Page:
So, really, when you look at the makeup of a Biotech boardroom, there are multiple layers of gender inequality in place. How do we tackle that?

In recent years, different service models have been used to train women as early-stage board members, but these women are first-timers and, therefore, less likely to be chosen for the well-funded, VC-backed deals. It is my understanding that many women have been through these programs, but the placement rates are not very high because the opportunity set remains small. Also, I think placement on the well-funded companies requires a lot of time in marketing yourself to VCs and start-up influencers. You have to commit to it, and you have to network your way into the opportunities. For women who have demanding full-time jobs, they may not have time to spend doggedly pursuing a new board position.

We have to think about how we recruit women scientists to be interested in becoming board members. This is also a challenge because most are struggling to fill many roles at work and home, so we have the off-ramp/on-ramp problem at certain stages of life. We have not yet de-stigmatized a woman’s decision to take time for family obligations and then return to the workforce.

Now – an interesting statistic – 50% of Ph.D. and MDs at WCM are women. We just read an article that the similar statistics hold true at Boston universities. Also, almost 50% of faculty at WCM are female, so why is it that these women are not clamouring for some of these board seats? Well, surprisingly, these scientists and clinicians are not invited to be founders in companies; they are not invited to the meetings about starting companies. The conditioning is different, and that’s not taking into consideration any personal or cultural influences. We need more women to take a founding role in startups so that they can gain operating experience, which will help them to be more attractive and better board members.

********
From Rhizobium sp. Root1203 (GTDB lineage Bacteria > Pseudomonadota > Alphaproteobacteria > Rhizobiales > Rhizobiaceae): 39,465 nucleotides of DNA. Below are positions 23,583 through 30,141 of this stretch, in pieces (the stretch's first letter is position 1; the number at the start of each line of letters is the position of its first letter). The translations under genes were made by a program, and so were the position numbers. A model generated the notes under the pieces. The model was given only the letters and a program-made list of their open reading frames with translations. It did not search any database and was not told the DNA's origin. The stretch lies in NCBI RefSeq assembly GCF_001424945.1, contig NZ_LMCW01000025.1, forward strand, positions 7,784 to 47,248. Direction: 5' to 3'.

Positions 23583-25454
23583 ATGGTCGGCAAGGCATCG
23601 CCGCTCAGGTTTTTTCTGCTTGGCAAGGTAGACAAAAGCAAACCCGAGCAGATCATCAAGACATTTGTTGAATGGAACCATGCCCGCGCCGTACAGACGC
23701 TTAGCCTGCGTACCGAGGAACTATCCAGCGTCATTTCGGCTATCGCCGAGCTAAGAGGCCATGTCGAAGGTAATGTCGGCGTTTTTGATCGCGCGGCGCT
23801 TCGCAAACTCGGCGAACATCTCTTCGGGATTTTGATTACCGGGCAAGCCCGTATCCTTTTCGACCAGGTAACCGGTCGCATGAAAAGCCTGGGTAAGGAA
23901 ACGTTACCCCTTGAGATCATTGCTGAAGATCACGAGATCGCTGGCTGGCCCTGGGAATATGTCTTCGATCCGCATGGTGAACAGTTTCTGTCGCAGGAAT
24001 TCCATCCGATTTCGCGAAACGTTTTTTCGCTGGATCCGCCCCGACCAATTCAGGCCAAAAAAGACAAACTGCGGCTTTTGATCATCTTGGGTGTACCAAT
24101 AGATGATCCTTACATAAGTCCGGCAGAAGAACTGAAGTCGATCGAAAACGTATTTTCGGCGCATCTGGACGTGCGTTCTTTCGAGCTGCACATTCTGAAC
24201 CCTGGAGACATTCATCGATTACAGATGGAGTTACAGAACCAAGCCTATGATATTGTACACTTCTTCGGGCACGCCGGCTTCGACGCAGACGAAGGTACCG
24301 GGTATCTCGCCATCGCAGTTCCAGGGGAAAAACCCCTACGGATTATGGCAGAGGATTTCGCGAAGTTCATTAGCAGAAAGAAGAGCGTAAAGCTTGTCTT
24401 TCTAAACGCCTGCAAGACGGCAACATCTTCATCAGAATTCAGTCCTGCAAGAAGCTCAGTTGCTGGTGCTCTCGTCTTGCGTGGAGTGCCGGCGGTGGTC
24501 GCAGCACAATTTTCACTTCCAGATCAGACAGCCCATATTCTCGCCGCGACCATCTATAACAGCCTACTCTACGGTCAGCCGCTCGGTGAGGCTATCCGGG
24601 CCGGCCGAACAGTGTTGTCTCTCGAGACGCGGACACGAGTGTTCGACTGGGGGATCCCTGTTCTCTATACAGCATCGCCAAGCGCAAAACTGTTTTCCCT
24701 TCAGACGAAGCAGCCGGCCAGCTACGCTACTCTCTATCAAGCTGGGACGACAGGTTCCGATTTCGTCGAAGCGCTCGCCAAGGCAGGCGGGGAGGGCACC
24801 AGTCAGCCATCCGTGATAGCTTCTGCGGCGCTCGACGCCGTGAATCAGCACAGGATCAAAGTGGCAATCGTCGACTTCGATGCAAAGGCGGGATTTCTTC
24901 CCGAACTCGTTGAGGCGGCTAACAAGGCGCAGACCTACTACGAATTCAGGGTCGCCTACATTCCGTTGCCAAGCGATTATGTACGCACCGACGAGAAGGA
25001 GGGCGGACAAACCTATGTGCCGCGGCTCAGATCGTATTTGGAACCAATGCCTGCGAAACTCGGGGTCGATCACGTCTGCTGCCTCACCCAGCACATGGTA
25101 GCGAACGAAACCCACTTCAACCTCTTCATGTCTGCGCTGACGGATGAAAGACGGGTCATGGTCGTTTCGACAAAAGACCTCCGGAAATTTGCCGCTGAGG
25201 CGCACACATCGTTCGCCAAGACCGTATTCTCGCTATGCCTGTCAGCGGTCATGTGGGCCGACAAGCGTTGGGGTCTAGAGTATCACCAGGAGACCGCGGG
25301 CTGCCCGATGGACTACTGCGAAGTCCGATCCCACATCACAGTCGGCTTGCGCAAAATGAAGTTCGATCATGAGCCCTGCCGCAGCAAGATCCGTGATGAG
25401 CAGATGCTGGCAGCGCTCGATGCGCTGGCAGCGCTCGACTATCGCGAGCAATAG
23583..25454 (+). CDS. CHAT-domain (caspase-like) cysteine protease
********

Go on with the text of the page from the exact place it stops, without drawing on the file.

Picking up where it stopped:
But, certain things are changing:

  • As referenced in the recent Deerfield report, among the Russell 3000 index, the share of women directors in 2020 was 18.5% having grown by 4.2% since 2016(1)

  • The late David Swensen asked the money managers associated with Yale’s endowment to take “a more systematic approach to the problem of the lack of women and minorities in the asset management industry”

  • Goldman Sachs-run IPOs are required to have diverse board members

  • California’s law mandating at least one woman on public company boards

There are some promising changes being made, but recent reports show that we still have a long way to go! What more can be done?

Some people are against the mandate because they compare it to affirmative action, which they say doesn’t work. They believe it destroys the idea of meritocracy and diminishes the true accomplishments of the target identity. I think we have to work on a variety of fronts, and the law is just one tool. For many years we focused on training women to be better, do better, accomplish more. Well, we’re here; we’re ready, willing, and able. Now, the universe needs to provide the opportunities, and those doors have not been readily opened simply by relying on market forces. So, the laws will help, but the levers of those in control of fast amounts of capital, like David Swensen and other institutional investors, need to recognize their roles and commit to change. We also need to educate the masses, including the young people, because these up-and-comers are very flexible thinkers and they need to start building their networks and skill sets with certain goals in mind.

1 Livoti, Christine and Hensaw, Leslie, “Gender Disparity Among Venture – Backed Healthcare Companies and Their Investor Base” 2021.